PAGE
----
It has now been slightly over a year since I started doing weekly interviews with Rochelle, and I’m feeling a little blogged out. I don’t “get” blogging, actually. People who go on and on about their routine lives seem pretty boring to me; reporting day to day activities just isn’t very interesting. I had to opt out of a friend’s blog for that exact reason. I have good friends; we discuss our lives when we get together, but we usually don’t discuss them on a weekly basis. The question, then, becomes what to do now? Rochelle is still only working part-time at the grocery store, and even should the job become full-time, poverty will remain what constantly causes Rochelle to live from crisis to crisis. I have interviewed her for about 60 hours. We have covered a lot of subjects. Those who have read all posts should understand how difficult day-to-day living is for Rochelle. So as the second year of interviews begins, I will be working at discovering new themes and new strategies for exploring Rochelle’s world and its implications.
Last week we had only a short interview. In thirty minutes I discovered her elder sister is now caring for a year and a half old child who is unwanted by a relative. This sister has five of her own children and got pregnant at 13. She has had a long and stable job, recently divorced her husband, but by no means has much money. This, of course, is what the culture of poverty is all about. Rochelle’s disabled mother moved back in with Rochelle full time to care for this baby while Shondelle, Rochelle’s sister, is at work. Rochelle is surrounded by the problems poverty brings. It is hard to be hopeful for Rochelle’s children; their role models are their aunts, their cousins, their grandmother, and their neighbors. All of them are all in the same boat of hand-to-mouth poverty.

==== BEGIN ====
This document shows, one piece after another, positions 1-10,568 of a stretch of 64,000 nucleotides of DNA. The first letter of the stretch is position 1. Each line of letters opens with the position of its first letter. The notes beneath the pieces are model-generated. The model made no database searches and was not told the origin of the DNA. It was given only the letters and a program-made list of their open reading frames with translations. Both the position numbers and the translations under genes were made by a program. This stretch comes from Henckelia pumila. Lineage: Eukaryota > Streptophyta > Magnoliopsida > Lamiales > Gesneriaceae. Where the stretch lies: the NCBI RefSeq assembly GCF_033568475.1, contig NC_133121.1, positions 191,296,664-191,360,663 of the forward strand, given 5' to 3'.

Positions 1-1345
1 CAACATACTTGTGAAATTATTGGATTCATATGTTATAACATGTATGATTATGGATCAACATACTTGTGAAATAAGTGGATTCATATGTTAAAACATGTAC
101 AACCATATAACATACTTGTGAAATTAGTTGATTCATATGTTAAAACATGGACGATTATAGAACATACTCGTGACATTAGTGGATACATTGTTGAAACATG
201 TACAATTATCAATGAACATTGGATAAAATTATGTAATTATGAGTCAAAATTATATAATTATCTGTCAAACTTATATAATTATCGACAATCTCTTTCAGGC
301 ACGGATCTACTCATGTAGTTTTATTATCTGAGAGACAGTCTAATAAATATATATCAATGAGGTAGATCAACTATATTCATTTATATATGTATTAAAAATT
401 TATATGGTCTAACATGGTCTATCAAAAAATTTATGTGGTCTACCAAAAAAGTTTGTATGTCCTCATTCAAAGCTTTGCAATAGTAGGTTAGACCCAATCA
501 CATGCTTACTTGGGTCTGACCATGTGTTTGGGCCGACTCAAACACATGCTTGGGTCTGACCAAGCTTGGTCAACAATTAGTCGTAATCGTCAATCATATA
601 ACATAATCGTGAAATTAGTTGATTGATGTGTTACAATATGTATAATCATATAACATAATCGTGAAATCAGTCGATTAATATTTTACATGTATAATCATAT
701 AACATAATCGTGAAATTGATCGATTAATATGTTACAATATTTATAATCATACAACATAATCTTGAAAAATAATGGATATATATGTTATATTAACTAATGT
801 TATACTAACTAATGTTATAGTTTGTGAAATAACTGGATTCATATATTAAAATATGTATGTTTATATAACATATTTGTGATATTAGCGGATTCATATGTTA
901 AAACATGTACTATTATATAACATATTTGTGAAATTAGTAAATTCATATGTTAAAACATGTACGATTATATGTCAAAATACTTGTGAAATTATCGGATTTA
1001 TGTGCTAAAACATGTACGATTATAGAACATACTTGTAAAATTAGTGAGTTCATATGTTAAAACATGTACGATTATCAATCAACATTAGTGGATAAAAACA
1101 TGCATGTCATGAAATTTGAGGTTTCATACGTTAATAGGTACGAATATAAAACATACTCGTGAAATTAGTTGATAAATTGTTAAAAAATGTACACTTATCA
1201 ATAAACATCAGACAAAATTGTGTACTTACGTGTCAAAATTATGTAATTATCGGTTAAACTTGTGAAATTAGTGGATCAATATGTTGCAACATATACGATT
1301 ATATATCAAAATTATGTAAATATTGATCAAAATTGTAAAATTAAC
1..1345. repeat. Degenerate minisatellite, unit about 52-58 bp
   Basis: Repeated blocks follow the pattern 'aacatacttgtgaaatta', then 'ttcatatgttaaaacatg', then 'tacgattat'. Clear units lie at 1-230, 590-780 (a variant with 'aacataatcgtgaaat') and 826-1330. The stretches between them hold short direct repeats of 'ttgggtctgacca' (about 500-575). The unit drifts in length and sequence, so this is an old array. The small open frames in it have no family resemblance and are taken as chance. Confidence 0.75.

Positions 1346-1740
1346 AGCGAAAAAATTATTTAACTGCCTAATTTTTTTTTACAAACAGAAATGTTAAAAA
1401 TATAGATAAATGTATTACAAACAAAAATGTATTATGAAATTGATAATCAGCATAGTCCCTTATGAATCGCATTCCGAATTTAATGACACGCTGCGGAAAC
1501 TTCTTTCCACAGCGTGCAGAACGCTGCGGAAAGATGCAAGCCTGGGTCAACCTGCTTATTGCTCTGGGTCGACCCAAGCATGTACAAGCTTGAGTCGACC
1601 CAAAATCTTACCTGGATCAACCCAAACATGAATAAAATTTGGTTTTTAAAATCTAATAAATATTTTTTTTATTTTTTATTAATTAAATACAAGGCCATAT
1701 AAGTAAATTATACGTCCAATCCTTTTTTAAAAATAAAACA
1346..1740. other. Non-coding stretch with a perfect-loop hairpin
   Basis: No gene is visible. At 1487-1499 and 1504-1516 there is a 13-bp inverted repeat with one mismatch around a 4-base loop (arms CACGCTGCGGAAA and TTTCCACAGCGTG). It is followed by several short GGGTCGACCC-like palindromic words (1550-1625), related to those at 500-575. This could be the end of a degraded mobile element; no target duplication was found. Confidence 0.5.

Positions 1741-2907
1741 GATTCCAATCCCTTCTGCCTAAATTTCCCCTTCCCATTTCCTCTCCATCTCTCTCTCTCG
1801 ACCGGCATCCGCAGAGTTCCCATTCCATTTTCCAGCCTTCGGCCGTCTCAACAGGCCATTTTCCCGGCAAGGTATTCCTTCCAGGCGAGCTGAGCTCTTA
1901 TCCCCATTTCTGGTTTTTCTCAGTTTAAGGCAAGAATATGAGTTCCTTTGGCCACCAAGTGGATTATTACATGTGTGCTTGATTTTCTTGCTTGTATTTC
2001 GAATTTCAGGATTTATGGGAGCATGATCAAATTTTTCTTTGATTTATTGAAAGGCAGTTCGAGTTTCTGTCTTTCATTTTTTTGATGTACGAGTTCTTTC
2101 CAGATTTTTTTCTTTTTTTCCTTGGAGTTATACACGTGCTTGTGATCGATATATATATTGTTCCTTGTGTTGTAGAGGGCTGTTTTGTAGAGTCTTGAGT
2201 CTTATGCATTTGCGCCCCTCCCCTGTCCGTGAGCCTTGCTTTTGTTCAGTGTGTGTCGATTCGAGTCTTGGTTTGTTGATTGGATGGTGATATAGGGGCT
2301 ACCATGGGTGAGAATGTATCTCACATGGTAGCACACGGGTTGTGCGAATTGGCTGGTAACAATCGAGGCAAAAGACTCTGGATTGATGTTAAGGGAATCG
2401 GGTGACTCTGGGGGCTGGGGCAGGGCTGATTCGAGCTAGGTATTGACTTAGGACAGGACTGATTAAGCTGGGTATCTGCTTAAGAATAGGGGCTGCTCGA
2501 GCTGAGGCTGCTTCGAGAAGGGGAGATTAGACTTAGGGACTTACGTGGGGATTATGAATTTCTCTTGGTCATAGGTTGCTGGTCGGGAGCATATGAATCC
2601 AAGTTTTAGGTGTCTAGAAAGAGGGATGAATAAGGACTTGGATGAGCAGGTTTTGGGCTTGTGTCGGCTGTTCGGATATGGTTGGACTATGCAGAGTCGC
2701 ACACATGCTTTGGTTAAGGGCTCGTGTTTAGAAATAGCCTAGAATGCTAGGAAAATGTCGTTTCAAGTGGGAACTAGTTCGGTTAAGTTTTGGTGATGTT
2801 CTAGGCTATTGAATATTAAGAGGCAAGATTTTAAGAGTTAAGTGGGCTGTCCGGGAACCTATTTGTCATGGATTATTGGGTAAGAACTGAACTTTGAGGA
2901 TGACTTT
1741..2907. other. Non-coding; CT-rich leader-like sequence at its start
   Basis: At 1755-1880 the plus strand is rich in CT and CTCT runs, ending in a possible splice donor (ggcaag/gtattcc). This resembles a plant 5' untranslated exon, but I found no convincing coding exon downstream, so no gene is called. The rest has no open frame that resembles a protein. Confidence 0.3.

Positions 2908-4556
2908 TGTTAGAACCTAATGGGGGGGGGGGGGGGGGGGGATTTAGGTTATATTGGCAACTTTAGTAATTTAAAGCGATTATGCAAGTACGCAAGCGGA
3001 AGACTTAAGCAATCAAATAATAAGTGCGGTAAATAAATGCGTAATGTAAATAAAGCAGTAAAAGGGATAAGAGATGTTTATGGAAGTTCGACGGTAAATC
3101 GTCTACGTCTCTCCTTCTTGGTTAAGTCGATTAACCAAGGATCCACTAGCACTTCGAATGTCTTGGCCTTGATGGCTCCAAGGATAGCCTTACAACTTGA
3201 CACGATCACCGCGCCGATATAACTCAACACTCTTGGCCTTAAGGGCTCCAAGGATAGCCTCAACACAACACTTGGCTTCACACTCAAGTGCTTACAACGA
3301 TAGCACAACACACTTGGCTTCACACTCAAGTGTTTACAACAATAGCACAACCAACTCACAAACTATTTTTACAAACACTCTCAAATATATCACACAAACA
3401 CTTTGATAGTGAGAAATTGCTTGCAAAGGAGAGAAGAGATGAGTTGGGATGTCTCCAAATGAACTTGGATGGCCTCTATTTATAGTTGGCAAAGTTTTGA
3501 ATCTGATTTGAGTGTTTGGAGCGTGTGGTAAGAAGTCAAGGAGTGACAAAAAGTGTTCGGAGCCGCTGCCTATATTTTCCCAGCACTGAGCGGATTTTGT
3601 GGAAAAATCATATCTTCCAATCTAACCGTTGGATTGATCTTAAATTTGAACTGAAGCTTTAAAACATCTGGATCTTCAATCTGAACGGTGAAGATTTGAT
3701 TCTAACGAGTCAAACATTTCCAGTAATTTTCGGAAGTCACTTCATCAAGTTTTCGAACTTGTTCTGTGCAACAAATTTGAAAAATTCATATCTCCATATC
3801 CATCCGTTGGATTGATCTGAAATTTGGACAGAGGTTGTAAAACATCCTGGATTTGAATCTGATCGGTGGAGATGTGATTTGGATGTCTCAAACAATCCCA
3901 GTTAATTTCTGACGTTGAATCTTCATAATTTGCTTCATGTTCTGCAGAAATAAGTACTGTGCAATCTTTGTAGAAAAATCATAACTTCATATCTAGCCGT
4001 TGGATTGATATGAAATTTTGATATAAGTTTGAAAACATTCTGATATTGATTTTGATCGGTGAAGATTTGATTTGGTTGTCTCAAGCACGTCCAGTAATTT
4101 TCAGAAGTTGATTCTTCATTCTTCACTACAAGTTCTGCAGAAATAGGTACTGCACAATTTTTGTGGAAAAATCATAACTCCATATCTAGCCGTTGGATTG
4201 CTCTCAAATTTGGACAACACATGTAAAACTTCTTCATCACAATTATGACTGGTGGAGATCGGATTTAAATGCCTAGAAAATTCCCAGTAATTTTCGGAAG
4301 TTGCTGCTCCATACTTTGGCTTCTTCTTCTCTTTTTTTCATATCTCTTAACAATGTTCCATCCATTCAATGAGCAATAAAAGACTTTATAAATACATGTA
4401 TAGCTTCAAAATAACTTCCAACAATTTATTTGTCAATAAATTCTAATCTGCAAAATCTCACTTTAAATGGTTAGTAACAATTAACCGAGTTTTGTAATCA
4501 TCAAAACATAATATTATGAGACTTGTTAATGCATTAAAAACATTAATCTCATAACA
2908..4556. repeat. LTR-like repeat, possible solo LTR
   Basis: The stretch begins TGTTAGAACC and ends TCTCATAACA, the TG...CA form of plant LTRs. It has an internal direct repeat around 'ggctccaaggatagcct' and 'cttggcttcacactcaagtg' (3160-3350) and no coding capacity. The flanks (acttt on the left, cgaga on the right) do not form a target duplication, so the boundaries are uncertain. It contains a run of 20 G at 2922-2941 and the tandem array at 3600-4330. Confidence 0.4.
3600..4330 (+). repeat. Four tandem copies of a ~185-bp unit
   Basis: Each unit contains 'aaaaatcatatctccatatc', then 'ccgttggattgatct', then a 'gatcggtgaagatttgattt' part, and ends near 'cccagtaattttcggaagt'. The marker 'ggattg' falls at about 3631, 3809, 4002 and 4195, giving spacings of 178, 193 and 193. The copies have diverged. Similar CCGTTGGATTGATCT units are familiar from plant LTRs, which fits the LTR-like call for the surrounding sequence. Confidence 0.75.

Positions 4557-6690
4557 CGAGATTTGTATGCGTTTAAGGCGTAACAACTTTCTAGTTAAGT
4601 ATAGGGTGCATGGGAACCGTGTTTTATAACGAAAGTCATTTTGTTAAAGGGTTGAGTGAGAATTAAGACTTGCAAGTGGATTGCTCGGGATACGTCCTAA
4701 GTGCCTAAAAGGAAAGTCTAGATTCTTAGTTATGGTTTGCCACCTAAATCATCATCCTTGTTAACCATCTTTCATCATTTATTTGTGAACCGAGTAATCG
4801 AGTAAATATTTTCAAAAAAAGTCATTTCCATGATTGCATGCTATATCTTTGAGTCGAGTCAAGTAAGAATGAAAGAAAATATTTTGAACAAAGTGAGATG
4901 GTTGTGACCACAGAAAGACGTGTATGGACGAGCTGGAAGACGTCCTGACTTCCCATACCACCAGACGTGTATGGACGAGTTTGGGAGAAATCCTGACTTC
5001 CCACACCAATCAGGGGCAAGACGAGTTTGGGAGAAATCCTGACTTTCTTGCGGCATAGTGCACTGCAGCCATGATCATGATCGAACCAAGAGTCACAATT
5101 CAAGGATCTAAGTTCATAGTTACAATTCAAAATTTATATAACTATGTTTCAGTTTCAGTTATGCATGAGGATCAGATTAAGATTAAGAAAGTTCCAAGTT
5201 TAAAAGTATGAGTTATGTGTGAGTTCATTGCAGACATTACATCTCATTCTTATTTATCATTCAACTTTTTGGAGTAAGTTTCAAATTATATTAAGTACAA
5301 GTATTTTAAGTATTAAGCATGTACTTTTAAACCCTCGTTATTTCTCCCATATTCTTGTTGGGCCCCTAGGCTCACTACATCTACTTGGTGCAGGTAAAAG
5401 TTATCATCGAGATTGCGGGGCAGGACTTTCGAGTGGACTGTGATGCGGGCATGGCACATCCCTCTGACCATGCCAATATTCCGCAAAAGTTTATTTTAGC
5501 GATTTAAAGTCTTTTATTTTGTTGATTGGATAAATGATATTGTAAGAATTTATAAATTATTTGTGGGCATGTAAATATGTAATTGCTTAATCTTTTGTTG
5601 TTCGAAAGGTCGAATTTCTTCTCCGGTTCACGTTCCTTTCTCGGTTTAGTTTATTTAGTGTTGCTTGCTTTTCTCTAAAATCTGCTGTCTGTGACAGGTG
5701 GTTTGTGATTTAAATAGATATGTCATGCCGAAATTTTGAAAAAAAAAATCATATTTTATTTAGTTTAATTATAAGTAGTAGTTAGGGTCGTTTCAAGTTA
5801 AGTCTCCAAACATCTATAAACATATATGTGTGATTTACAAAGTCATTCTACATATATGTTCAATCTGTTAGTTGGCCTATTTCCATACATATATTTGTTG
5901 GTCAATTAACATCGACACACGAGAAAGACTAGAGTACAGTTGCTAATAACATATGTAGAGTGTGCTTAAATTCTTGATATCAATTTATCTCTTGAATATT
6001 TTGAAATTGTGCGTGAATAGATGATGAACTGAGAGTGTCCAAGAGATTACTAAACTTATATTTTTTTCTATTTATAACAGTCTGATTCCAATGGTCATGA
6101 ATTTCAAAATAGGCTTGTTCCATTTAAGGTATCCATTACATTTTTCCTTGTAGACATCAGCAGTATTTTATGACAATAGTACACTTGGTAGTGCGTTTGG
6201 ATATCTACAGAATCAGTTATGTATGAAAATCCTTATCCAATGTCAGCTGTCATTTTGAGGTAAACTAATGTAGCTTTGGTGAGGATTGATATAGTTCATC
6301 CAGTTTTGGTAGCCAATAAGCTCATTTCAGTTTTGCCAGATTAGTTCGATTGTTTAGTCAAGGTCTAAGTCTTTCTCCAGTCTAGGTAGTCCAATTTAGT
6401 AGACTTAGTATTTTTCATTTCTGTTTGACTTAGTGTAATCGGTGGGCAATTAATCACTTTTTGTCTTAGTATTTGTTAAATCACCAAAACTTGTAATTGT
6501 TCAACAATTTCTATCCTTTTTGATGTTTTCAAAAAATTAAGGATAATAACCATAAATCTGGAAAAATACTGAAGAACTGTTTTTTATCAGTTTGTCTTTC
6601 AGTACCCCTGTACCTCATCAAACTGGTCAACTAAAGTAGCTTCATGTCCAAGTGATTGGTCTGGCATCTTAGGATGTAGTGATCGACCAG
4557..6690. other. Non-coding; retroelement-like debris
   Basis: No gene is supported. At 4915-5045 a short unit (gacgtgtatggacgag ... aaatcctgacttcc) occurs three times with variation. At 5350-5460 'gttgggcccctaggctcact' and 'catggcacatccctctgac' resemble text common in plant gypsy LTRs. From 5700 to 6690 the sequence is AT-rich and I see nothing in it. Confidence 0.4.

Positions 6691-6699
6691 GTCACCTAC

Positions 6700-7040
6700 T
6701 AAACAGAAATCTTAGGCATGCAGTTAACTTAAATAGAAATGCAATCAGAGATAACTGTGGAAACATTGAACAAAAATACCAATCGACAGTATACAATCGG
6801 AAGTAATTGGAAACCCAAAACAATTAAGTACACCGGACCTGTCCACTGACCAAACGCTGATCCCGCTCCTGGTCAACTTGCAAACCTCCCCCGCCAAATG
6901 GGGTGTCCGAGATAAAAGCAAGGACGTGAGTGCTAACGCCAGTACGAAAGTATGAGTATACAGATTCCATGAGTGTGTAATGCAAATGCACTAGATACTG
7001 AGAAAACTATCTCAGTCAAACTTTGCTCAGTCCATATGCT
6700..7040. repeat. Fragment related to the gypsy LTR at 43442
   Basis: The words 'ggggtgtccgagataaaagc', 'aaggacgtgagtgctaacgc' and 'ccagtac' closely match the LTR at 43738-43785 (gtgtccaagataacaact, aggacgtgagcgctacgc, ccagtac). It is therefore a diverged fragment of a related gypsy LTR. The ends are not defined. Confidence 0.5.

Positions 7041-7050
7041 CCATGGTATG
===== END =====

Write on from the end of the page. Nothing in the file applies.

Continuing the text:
During last week’s interview I gave Rochelle a globe. It was a gift from Jessie, my anthropologist sister, who is the reason for these interviews. Kalinda, Rochelle’s eldest daughter, had done poorly on a social studies test. The test required that she place continents on a map, among other things. Jessie thought a globe would be useful and sent it. Rochelle’s eyes just lit up when I gave it to her. “I’ve never had a globe,” she said. I showed her where some countries were and said it should help her kids learn about the world. I grew up with a family globe and know I was always looking at it. “You know I’ve never been out of the state,” Rochelle said. “Do you think some time, when I’ve saved up some money, you could take me and the kids on a trip somewhere?” It had already occurred to me to try to do that. I’m not yet sure how or when, however. “That would be a good idea,” I replied. Then I felt very sad; she had sounded so wistful when she asked me the question.
So the blog will keep blogging, because the world of poverty keeps on grinding its inhabitants. I am afraid that in this blog we are mostly preaching to the choir, something that is probably true of all blogs. But with luck some readers are becoming more aware of what a huge trap poverty can be for those who have never lived in any other circumstances. And perhaps gaining a better appreciation of the texture of lives stunted by poverty will inspire us all to do our part in the struggle against it.